In a new episode of RNZ's Eyewitness podcast, Bill Ralston* tells Justin Gregory about the wild beginnings of TV3.
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It's been a tumultuous three-decade ride for the broadcaster. TV3 launched in 1989 as an energetic alternative to state-owned Television New Zealand and proved it had what it took to survive - but not before going broke, being sold a few times and losing large numbers of long serving staff members.
Earlier this year TV3 broke with the past and rebranded as +HR=E.
Journalist Ralston was headhunted by the new network and signed up to the news team before they began broadcasting. He cheerfully admits that it was his short attention span that made the offer so appealing.
Bill Ralston on...
Moving from TVNZ
I was working for TV ONE on a current affairs show called Frontline. You could spend months working on a story. I decided I was more of a news guy. I have a very small brain; I just like to be constantly entertained.
TVNZ in those days was effectively a monopoly. It was very large and it was very fat and it was very lazy.
Why he joined TV3
TV3 was going to be fun to do. There was going to be a really good cut-throat attitude and they were just going to go for it in a pirate sort of way. I quite liked the idea of being a swashbuckler.
The early days
The place was reasonably chaotic simply because it was a new start-up.
There were people in jobs that probably shouldn't have been there and there were people who bloomed and really came into their own.
A lot of the technical people who got TV3 to air did a fantastic job with very little.
Like the Viet Cong, we could live on a handful of rice a day and move stealthily through the forest while TVNZ were still trying to fire up their tanks.
It was a spectacular launch [on 26 November 1989]. They pulled out all the stops. I think they might have spent all the company funds on the launch.
The first lead story I remember was a murder in Mount Maunganui. Mike Brockie [the news programme editor] didn't want any political stories in his first bulletin!
Doing things differently
On covering the 1993 Auckland Mid-Air Collision:
Immediately the camera crews were raced out to film not only the crash but the amazing traffic jam that brought the whole of central Auckland to a halt.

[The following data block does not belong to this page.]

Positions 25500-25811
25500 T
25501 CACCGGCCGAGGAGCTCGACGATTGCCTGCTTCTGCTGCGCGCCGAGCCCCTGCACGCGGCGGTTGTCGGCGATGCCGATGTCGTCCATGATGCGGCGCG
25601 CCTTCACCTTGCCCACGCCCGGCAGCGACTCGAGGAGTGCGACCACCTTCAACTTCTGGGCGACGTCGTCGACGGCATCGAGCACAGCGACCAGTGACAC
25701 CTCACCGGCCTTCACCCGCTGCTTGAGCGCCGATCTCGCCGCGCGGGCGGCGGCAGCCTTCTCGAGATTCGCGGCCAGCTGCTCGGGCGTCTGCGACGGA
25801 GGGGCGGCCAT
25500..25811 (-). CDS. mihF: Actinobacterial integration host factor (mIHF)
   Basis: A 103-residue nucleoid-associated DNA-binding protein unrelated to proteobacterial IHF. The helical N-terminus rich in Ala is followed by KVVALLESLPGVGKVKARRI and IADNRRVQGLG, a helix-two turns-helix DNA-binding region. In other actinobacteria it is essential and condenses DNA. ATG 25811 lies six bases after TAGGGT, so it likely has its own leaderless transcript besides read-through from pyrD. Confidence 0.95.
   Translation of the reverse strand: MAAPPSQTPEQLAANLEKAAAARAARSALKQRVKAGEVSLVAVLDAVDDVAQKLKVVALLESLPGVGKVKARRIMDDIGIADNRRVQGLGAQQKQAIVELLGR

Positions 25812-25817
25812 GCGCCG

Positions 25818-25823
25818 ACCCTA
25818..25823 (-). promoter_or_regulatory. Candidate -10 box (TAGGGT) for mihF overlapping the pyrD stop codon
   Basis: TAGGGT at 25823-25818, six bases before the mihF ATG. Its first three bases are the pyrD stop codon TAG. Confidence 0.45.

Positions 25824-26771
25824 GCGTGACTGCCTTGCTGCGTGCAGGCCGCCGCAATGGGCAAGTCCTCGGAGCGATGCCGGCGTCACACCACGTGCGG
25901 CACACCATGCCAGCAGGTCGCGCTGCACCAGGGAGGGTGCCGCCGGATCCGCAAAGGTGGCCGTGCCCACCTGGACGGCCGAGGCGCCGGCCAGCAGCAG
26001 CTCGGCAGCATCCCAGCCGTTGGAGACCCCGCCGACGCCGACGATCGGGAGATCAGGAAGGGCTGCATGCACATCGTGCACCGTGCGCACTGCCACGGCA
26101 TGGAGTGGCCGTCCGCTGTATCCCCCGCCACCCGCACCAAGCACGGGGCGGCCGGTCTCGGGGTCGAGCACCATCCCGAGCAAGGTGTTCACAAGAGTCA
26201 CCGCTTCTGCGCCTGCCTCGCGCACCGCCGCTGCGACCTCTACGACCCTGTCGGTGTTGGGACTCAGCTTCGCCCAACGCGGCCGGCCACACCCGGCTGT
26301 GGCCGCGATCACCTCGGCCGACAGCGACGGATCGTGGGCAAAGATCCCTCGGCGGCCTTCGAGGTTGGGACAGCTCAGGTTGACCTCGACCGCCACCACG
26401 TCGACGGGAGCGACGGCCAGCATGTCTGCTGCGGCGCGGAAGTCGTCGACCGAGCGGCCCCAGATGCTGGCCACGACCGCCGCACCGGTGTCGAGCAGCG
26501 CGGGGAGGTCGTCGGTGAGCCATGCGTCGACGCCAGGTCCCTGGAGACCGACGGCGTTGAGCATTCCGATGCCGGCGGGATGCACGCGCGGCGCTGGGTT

What TV3 did was they rounded up everyone with a motorcycle in the place and put the cameramen on the back and just raced through the traffic to get the shots. The cameramen were told "just shoot and edit it in the camera and we're going to put the footage back to air live as soon as we can."
We had a lot of footage on air and nothing was coming up on TVNZ. I couldn't figure out why until I rang someone over there. They said 'we sent out the outside broadcast trucks' and of course they got about 20 feet up the road before they were brought to a grinding halt.
The ability to think quicker and get things done; that's what I liked about TV3.
TV3 initially struggled and on 2 May 1990, less than six months after going to air, went into receivership.
I was filming in Fiji at the time and I got a phone call saying "the company has gone into receivership". I thought Christ, who's going to pay my hotel bill?
I jumped the plane back to New Zealand and arrived to find the place still functioning, still on air, but the old TV3 company that had started the whole thing was out of business.
It was like the kids were left at home while the parents went out and they decided to throw a party.There was a lot of energy in the place simply because people didn't know whether they were going to be paid next week or not!
TV3's new owners
In 1997, Westpac, who had taken control of the network after it was placed into receivership, sold the company to Canadian media business CanWest. In 2004, the company was transferred to CanWest MediaWorks New Zealand.
I asked [Canwest CEO Izzy Asper] what he was going to do for news and current affairs. He said "you just fill the bits of black between the ads". He didn't have a great commitment to quality programming.
The End Of The Golden Weather
In 2012, equity firm Ironbridge took control of a struggling and debt-laden MediaWorks New Zealand. A year later, TV3 went into receivership for a second time. In 2014, businessman Mark Weldon was appointed Group CEO and began restructuring the network.
Once you start layoffs and cutbacks and slashing budgets, it takes the energy away; it takes the commitment away and it's incredibly destructive to an organisation.
I noticed that TV3 had started leaking! 3 News was leaking! That was an impossibility.
And I think that was the end of the great golden run they had.
Rebranding as +HR=E
In early 2017, TV3 changed its name to Three, stylised as "+HR+E".
TV3 was known as Three. People always talked about "over on Three."
Rebranding exercises make a lot of money for designers and advertising agencies.I don't know how much extra audience they tend to add. Are you watching Three News? No, you're not; you're now watching something called Newshub. What channel's that on? Oh, it's on +HR=E. You have to be told what you're looking at.
I think they are trying to demonstrate that they are a whole new company and vastly different to what came before.
The legacy of TV3
It was a long-overdue shot in the arm. It certainly made Televison New Zealand gear up and become a lot more competitive in breaking stories. It really revitalised what was becoming quite a stale market, not just in television but in terms of radio and print as well.
*Bill Ralston spent several years working for TV3 before stints at Metro magazine, Radio Pacific and TVNZ. He now lives in Hawkes Bay and works as a columnist and a communications adviser.
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